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Two Nutrients for the Aging Brain by Dr Tori Hudson, ND


Botanicals and nutraceuticals could have a potential role in slowing progression of cognitive impairment and/or dementia including Alzheimer’s disease, improving cognition and memory, and improving behavior in those with dementia. 

Alzheimer’s disease accounts for 60-80% of all dementias, and is one of the most frightening, life altering and deadly diseases of our time.  Not all Alzheimer’s disease is in the elderly and over 200,000 U.S. adults have early onset (< 65 y) disease.  There is no cure at this time.  Any role of botanical and nutraceuticals for risk reduction, prevention, and disease alteration must be considered.

Mild cognitive impairment involves problems with memory, language, thinking and judgement and is at a stage that is greater than normal age related changes but not as serious as dementia.  Mild cognitive impairment may increase the risk of dementia, with approximately 10-15% going on to having some kind of dementia.  While hypertension, sleep apnea and depression should be addressed, as these conditions can affect memory as well, mild cognitive impairment should be taken seriously, including the use of dietary supplements that can improve memory and slow or prevent progression.


Acetyl-L-carnitine is derived from L-carnitine, an amino acid found naturally in the human body.  L-carnitine is made in the brain, liver and kidneys from lysine and methionine and we convert the L-carnitine to acetyl-L-carnitine, and the reverse as well.  The primary function of L-carnitine is to transfer long chain fatty acids in their ester form across the mitochondrial membrane prior to beta-oxidation.  This process turns fat into energy.  As a dietary supplement, one should take L-carnitine and acetyl-L-carnitine specifically as needed as we do not know if the two are interchangeable.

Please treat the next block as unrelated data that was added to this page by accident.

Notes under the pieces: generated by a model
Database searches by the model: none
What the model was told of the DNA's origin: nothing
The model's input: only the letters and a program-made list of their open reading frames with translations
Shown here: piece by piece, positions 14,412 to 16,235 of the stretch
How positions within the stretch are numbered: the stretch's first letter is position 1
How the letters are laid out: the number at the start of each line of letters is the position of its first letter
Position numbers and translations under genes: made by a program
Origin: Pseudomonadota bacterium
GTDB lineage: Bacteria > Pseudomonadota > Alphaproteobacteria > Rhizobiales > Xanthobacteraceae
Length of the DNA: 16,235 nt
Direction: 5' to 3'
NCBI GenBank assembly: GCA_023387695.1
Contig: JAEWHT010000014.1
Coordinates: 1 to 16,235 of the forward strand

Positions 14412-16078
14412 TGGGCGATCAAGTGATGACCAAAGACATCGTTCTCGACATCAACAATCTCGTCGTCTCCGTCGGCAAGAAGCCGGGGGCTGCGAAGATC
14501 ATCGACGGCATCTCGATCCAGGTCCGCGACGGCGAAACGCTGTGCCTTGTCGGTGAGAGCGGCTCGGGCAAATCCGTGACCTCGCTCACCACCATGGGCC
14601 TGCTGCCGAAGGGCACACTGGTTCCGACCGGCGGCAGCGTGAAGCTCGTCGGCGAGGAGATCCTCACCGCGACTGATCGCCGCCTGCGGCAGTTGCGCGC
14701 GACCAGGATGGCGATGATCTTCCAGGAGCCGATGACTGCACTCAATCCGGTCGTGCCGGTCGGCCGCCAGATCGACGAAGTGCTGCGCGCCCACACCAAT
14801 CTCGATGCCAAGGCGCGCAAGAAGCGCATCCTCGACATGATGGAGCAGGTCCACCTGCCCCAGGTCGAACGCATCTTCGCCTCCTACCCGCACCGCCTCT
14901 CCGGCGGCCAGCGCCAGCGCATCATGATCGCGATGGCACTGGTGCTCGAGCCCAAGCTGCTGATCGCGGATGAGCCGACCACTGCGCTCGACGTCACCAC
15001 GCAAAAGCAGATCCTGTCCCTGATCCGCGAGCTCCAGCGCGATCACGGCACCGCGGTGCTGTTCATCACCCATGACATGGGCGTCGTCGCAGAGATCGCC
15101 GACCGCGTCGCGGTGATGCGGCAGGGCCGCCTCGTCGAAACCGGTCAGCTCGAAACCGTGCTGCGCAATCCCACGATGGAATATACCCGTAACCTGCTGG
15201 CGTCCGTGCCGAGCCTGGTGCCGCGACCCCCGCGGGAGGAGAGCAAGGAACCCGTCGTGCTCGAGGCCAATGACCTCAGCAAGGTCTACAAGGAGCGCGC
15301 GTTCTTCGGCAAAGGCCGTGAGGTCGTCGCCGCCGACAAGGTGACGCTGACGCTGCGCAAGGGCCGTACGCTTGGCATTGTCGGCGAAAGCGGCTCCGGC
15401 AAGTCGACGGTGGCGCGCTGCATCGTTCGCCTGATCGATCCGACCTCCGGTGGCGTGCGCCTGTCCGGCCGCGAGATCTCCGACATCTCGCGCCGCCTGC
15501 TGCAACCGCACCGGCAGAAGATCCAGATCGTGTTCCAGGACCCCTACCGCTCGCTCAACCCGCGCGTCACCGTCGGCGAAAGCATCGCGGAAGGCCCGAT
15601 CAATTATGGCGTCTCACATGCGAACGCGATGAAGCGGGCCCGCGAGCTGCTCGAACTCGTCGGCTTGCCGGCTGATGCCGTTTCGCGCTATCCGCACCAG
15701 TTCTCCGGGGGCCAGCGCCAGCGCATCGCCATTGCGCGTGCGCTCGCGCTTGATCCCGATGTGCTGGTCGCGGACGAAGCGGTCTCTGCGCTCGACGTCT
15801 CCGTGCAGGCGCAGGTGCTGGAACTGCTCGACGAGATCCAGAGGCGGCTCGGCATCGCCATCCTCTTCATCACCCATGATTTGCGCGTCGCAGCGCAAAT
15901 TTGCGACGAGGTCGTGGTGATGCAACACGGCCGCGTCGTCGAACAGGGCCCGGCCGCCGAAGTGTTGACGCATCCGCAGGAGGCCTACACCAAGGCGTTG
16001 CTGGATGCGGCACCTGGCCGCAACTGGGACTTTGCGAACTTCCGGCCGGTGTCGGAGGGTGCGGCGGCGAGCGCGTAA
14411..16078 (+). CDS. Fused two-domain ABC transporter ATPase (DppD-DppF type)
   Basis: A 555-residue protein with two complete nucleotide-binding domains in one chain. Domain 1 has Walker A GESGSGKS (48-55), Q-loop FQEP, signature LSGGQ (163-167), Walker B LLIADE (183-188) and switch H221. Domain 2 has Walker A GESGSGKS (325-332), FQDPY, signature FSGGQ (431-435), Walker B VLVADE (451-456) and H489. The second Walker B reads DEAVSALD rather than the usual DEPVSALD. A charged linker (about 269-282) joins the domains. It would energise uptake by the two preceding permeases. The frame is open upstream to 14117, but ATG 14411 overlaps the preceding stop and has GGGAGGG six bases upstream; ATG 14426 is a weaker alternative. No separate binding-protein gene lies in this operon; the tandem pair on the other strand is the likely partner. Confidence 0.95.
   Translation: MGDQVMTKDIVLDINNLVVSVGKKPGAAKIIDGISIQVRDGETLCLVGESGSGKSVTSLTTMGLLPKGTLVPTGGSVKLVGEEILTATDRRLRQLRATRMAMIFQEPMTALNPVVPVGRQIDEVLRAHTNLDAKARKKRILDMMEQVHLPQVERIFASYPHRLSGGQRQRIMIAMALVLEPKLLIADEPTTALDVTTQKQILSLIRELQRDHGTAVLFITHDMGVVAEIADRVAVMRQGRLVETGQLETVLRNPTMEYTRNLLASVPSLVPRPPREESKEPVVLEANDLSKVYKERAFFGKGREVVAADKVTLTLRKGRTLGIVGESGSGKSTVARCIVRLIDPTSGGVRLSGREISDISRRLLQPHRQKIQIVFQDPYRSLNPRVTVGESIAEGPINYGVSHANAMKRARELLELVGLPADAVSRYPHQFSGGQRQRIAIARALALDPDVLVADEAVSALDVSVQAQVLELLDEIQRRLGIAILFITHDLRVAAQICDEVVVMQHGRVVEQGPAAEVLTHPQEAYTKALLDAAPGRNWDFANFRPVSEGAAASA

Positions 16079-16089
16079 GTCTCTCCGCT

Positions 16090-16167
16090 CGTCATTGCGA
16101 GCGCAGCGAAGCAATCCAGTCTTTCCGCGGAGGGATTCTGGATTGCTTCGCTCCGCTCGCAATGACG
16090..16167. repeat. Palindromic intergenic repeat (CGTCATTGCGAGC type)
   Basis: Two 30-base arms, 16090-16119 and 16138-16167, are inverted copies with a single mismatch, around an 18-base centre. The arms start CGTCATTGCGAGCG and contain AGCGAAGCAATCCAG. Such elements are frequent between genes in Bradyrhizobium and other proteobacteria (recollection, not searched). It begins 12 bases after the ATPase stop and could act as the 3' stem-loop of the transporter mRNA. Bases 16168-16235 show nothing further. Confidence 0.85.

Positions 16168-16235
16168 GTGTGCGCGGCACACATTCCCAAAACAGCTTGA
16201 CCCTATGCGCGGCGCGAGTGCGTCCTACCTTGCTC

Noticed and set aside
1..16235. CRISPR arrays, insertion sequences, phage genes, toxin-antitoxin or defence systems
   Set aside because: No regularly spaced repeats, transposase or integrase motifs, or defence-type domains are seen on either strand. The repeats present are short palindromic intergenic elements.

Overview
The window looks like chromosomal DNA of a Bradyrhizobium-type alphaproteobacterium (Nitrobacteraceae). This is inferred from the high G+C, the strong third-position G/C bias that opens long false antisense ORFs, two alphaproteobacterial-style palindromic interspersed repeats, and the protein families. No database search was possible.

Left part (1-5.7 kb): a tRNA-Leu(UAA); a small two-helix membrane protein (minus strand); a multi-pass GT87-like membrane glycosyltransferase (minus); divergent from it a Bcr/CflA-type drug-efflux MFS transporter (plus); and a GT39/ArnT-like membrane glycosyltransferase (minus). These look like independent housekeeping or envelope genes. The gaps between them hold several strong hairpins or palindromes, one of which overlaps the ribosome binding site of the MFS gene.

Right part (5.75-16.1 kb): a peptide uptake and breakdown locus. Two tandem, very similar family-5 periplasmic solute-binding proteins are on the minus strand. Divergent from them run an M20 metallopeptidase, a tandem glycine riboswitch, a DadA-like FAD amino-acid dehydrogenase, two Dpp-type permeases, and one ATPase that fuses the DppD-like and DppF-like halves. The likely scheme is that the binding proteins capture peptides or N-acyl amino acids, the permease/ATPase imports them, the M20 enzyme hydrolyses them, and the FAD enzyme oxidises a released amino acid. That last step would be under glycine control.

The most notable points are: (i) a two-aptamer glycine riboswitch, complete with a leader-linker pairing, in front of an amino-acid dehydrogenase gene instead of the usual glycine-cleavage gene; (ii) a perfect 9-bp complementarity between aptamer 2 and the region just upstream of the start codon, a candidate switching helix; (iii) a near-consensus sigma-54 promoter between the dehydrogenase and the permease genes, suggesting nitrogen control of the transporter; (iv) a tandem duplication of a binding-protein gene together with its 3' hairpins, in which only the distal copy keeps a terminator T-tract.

Acetyl-L-carnitine is used for a wide range of conditions but the focus here is its use in improving Alzheimer’s disease and age-related cognitive impairment.  But there are many uses ranging from age related fatigue and exercise performance to serious issues such as diabetic neuropathy, hepatic encephalopathy, and more.   

Acetyl-L-carnitine might slow the rate of Alzheimer’s disease (AD) progression as well as improve memory, and improve measures of cognitive function and behavior in individuals with AD.

A 1996 double-blind, placebo-controlled, randomized, parallel-group study of one year compared acetyl-L-carnitine hydrochloride (ALCAR) with placebo in patients with probable AD. [1] Four hundred thirty-one patients 50 or older entered the study who had probable mild to moderate AD were given 1 gm three times daily of ALCAR or placebo for 12 months, and 83% completed the 1 year of treatment. The Alzheimer’s Disease Assessment Scale cognitive component and the Clinical Dementia Rating Scale were the primary outcome measures. At first glance, both ALCAR and placebo-treated patients declined at the same rate on all primary measures and most secondary measures. But when comparing early-onset patients (aged 65 years or younger at study entry) with late-onset patients (older than 66 at study entry), there was a trend for the early-onset patients on the acetyl-L-carnitine to decline faster than the early onset AD patients on placebo. In addition, in the placebo groups, early-onset patients tended to decline more rapidly than older patients and late-onset AD patients on ALCAR tended to progress more rapidly than the ALCAR treated early-onset patients. The study suggests AD patients aged 65 or younger may benefit from treatment with ALCAR whereas older individuals might do more poorly.